The regular grid (with occasional interruptions) is arguably the most common topology for cities. It has been employed in cities for millennia. In the United States, the most influential legislation affecting the morphology of roads was the Land Ordinance of 1785. In many respects, it laid the foundation for future land use-transportation policy by adopting the Public Land Survey System, creating townships and subdividing them into 36 sections of one square mile (259 hectares) and 144 quarter-sections of 0.25 square mile (65 hectares) each. Roads delineating each of the sections were referred to as “section roads.” Subsequently, many urbanizing areas continued to use the centerlines of those roads as the location of present day arterials; the arterial networks are often further broken down into a finer grid of blocks.
A key point that has not been generally considered is the flexibility that the uniform and undifferentiated mesh networks (termed “grids” here) provide to changes in land use. A uniform grid allows alternative spacing between activities, spacing that can change with economies of scale. For instance, consider retailing. As described in Chapter 9, many stores—especially grocery stores—have been getting larger, while their numbers have dropped. Many New Urbanists, who advocate small-scale neighborhood retail, bemoan this phenomenon. Suppose that economies of scale indicate that it is efficient for the average retail store of a certain kind to increase in size from 1,000 to 2,000 ft2 (93 to 186 m2). Previously there may have been one such store every 10 blocks (one for every 100 square blocks); now there can be one every 14 blocks (one for every 200 square blocks). A grid allows the flexibility for re- spacing while keeping nearly optimal size stores. …
A tree network, in contrast, fails to provide such flexibility; a store can locate either at the neighborhood center, at the community center, or at the regional center; it can serve perhaps 5,000 people, 15,000 people, or 60,000 people. A store optimally sized to serve 10,000 people cannot be located at a consistent node level—or, if it is, it cannot be efficient. A firm may need to locate stores in some neighborhood centers and not others, causing people to go into other neighborhoods in some places.
Recognizing that grid-based road networks might not lend themselves to locations that were not situated on flat, featureless plains, designers introduced several variations. To conform to the contours of the land, Frederick Law Olmstead employed curving streets in many of his designs (e.g. Roland Park, Maryland). Permutations continued to evolve over the years, and the “loop” and “lollipop” designs became the standard in suburban settings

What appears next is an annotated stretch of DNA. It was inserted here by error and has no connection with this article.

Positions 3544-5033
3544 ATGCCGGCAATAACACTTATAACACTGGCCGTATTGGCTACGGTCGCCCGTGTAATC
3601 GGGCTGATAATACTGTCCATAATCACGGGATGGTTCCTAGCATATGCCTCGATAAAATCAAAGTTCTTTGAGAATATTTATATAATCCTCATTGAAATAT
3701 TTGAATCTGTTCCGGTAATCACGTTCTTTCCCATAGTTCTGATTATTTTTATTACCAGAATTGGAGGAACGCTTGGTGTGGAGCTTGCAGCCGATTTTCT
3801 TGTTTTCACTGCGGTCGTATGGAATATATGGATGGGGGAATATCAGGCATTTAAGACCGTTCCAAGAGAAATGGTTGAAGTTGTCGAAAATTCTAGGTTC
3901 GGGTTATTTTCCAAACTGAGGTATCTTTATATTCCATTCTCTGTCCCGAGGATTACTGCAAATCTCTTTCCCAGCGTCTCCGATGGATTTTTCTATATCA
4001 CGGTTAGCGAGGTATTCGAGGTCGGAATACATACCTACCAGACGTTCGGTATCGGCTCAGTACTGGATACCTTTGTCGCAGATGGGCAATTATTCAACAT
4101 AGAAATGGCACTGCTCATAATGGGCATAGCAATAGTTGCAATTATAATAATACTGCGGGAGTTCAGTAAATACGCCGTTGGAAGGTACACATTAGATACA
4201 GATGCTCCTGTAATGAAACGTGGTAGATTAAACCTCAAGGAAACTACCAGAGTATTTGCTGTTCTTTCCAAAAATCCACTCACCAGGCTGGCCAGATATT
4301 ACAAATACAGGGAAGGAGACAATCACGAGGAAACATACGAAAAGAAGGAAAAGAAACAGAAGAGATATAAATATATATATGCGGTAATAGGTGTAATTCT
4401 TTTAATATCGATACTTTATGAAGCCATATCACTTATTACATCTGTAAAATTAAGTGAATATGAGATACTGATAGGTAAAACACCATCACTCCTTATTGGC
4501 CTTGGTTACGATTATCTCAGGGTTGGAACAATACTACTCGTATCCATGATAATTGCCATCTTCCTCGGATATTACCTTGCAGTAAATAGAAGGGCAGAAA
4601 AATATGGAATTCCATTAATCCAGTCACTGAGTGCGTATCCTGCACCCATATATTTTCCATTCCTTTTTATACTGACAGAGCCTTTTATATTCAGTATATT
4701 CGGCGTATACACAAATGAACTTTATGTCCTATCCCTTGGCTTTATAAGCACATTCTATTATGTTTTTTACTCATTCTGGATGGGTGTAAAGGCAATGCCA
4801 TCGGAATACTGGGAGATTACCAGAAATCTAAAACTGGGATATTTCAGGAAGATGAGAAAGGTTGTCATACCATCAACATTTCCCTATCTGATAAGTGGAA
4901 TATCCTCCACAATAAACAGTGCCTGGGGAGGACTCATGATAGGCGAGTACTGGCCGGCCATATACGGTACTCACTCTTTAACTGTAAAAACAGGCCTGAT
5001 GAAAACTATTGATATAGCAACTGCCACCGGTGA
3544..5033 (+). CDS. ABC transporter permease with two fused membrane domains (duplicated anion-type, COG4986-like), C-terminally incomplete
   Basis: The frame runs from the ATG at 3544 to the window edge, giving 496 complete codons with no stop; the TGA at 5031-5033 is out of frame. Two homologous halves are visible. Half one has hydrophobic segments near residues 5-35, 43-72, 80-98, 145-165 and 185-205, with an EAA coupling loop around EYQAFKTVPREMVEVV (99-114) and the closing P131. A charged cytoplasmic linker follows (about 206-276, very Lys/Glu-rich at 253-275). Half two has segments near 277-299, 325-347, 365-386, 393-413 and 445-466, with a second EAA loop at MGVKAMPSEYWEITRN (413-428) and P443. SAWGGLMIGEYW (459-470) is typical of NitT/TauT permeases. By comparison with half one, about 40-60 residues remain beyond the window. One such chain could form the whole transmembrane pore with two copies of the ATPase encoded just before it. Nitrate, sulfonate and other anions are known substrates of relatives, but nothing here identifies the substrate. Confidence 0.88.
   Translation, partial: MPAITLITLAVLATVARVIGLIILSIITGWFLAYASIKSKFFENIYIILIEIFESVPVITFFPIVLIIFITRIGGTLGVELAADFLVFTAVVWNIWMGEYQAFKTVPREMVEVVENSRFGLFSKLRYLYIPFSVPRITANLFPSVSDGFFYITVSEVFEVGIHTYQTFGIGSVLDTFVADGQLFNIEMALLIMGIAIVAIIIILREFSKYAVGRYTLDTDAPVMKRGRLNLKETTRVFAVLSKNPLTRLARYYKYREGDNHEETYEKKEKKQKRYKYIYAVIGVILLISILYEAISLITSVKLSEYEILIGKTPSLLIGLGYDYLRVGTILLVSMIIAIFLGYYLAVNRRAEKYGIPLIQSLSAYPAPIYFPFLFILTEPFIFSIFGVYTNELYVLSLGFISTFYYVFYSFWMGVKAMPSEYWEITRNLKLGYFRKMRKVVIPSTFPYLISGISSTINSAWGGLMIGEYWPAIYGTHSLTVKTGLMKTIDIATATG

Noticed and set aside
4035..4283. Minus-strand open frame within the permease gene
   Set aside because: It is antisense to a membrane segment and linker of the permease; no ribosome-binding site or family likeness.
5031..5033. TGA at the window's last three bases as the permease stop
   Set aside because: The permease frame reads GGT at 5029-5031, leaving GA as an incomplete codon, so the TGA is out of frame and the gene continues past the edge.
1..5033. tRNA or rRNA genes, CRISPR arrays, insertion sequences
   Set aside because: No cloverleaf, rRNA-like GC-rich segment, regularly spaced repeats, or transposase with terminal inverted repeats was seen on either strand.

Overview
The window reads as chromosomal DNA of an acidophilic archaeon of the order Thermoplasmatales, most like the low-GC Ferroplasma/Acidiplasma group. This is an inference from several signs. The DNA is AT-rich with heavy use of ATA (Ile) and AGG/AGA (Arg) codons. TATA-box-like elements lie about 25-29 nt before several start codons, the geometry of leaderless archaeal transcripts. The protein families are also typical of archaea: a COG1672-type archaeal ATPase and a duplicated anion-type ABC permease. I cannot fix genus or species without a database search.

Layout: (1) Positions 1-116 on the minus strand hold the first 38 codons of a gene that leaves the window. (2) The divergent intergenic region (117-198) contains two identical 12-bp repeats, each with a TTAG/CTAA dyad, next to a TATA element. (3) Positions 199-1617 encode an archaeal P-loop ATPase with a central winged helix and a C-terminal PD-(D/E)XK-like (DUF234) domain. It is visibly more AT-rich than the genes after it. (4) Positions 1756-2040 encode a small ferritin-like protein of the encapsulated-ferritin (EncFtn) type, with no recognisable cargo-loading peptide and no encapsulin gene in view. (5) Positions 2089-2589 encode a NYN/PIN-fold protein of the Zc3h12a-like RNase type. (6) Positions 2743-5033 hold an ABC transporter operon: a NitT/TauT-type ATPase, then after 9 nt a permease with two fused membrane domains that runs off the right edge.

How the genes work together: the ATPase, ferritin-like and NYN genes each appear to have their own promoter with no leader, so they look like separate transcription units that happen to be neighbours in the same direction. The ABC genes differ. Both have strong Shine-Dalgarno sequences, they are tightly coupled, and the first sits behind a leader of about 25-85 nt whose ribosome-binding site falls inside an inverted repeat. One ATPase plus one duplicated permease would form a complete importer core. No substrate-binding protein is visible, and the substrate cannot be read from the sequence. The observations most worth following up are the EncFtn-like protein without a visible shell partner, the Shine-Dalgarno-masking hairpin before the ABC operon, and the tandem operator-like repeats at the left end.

I think the idea of a particular network topology (grid vs. tree) depends a lot on the topography. Getting this right is important. The idea of laying something out in advance (Angel’s main point), so that property rights and development can occur on that lattice, seems a very good one.
The Transportationist just loves him some S-curves. This via Business Insider: CHART OF THE DAY: Newspaper Advertising It is self-explanatory (and speaks to dematerialization and substitution of the electronic for the physical).
Susan Fecht @ SciAm: Track Record: Do Major Urban Subway Networks Evolve along Similar Patterns?:
“No two subway systems have the same design. New York City’s haphazard rail system differs markedly from the highly organized Moscow Metro (above), or the tangled spaghetti of Tokyo’s subway network. Each system’s design is the result of many factors, including local geography, the city’s layout and traffic distribution, politics, culture and degree of urban planning.”
Nice summary of recent research by Roth, Kang, Batty, and Barthelemy “A long-time limit for world subway networks” in Journal of the Royal Society: Interface (which might be behind a firewall if you don’t have library access)
I am interviewed in the SciAm article.